So, so, so many good books are published by small and indie presses! But it can be hard for these books to get the attention they deserve. Independent presses just don’t have the money the big publishers have to get the word out, even when their books are just as good as or better than those published by the big five. So I’m super excited to start what I hope will be a regular round-up of the indie-press books I’ve read and loved or am looking forward to picking up.
This month, I have five books coming out in April for you, plus a bonus pick from earlier this year, plus a handful of books I haven’t read yet but am intrigued by. Check them out and maybe preorder or add some to your TBR!
Permission by Saskia Vogel (Coach House Books, April 9)
This novel is a first-person account of a young woman’s struggles after her father unexpectedly dies. She has been living in Los Angeles trying to make an acting career work, but after the loss of her father, she returns home to be with her mother and to regroup. She meets the woman from across the street, is intrigued by her, and learns that she is a dominatrix. The story of their relationship takes up much of the novel. It’s a beautiful study of grief, friendship, and sexual discovery, the kind of novel that dives deep into character. It perfectly captures what it’s like to be young and in pain, trying to make sense of yourself and of the world.
Acts of Infidelity by Lena Andersson, Translated by Saskia Vogel (Other Press, April 23)
It wasn’t until I was well into this book that I realized it was translated by the author of Permission, the book I’d just finished! The two novels are very different, but I thoroughly enjoyed them both. Acts of Infidelity tells the story of Ester Nilsson, a writer and critic in Sweden, who meets and falls in love with the actor Olaf Sten. They start a relationship, Ester assuming Olaf will end his marriage for her, and Olaf convinced he won’t. It’s a familiar story, but Andersson tells it with energy and wit, and her psychological insights make the twists and turns of the relationship engrossing. This is Andersson’s second novel about Ester Nilsson, but familiarity with the first isn’t necessary to read this one.
Flowers of Mold & Other Stories by Ha Seong-nan, Translated by Janet Hong (Open Letter, April 23)
These short stories are captivating. They are realistic, more or less, but also deeply unsettling and strange. Ha Seong-nan is a Korean writer, and many of her stories are about life in and around Seoul, about people’s experiences in apartment buildings, parks, and workplaces, about life on crowded buses and office complexes. Advertising messages on billboards feature prominently. Her characters are trying their best to get by, and I found them deeply sympathetic, but they often face obstacles they just do not know how to confront. The stories are beautiful, inventive, gorgeously-written, and often heart-wrenching.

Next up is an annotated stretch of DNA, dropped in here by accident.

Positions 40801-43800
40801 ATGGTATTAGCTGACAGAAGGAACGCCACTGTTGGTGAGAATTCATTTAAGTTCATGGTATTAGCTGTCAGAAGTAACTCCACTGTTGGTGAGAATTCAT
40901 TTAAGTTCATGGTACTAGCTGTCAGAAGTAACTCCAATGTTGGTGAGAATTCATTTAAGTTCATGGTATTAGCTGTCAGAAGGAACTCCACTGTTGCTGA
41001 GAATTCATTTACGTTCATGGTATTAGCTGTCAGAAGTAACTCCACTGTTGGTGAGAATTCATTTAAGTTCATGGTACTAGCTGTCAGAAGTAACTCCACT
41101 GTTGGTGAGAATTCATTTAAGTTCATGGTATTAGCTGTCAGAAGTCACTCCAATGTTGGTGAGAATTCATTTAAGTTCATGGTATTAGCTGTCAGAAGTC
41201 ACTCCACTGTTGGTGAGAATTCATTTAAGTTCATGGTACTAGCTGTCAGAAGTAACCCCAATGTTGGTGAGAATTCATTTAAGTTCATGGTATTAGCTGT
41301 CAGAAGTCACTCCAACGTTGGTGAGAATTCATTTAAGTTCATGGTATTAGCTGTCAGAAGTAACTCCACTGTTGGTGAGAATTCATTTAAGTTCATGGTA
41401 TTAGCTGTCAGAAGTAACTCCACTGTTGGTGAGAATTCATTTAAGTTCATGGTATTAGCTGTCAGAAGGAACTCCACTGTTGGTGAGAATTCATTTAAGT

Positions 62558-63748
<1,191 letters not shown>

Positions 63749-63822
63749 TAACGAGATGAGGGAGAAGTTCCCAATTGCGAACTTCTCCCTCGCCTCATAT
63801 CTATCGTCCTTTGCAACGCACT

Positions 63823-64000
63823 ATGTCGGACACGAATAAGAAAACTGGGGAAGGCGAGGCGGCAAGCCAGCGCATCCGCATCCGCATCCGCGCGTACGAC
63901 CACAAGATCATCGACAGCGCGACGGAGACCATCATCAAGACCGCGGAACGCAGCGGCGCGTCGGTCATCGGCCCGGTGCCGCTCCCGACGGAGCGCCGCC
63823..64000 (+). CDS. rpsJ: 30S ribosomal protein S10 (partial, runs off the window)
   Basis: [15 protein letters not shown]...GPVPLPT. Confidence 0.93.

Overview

Optic Nerve by Maria Gainza, Translated by Thomas Bunstead (Catapult, April 9)
This is a novel for those who like meandering, idea-driven, genre-bending fiction—most definitely a favorite form of mine. The narrator lives in Buenos Aires and is obsessed with art. The novel moves between stories from her life and meditations on art and the lives of artists, including Rothko, Courbet, El Greco, and Henri Rousseau, among others. The narrator writes from the perspective of both an insider and outsider: she is a recognized art historian but one who is afraid to fly to Europe to take part in art world gatherings. She has access to great museums in Buenos Aires but they often don’t have the most famous works. She is a thoughtful narrator, and her ideas and observations are a delight.
All the Fierce Tethers by Lia Purpura (Sarabande Books, April 9)
This is an essay collection that reads like poetry. It’s beautiful and will make you look at the environment around you differently. The pieces are largely about nature and the experience of being in the world, of trying to live fully and truly see what is happening around you. It’s a short book, barely over 100 pages, but it’s worth reading slowly and savoring. In fact, it asks you to slow down and take your time with it, because the writing is so rich. If you are an essay reader, a poetry reader, or someone who likes nature writing of any kind, I think you will enjoy this.
To Keep the Sun Alive by Rabeah Ghaffari (Catapult)
This novel is my pick from earlier in the year. It’s set mostly in Iran and partly in Paris, and takes place in the lead-up to the Iranian Revolution of 1979. It goes to some dark places, as one would expect from a novel about political upheaval, but so much of it is a quiet family novel, about family lunches, tensions in marriage, generational misunderstandings, young people falling in love. It shows the before and after, immersing you in everyday life pre-revolution and letting you see how that life begins to fall apart. It’s absorbing, with memorable characters, and a riveting look at the uncertain times before a world-altering political and social shake-up.
Finally, I have a few books out in April that are going on my TBR for later reading:
Meander, Spiral, Explode: Design and Pattern in Narrative by Jane Allison (Catapult, April 2): literary criticism that looks at narrative forms beyond the typical “narrative arc,” such as spirals, meanders, and explosions.
Days by Moonlight by André Alexis (Coach House, April 2): a road-trip novel through small-town North America—a contemporary version of Gulliver’s Travels.
Princess Bari by Hwang Sok-yong, translated by Sora Kim-Russell (Scribe US, April 16): a quest novel about a girl who escapes from North Korea in the 1990s and travels through China to London, where she must make sense of an entirely new culture.
A Change of Time by Ida Jessen, translated by Martin Aitkin (Archipelago, April 16): a story about a woman trying to make sense of and rebuild her life after her husband’s death.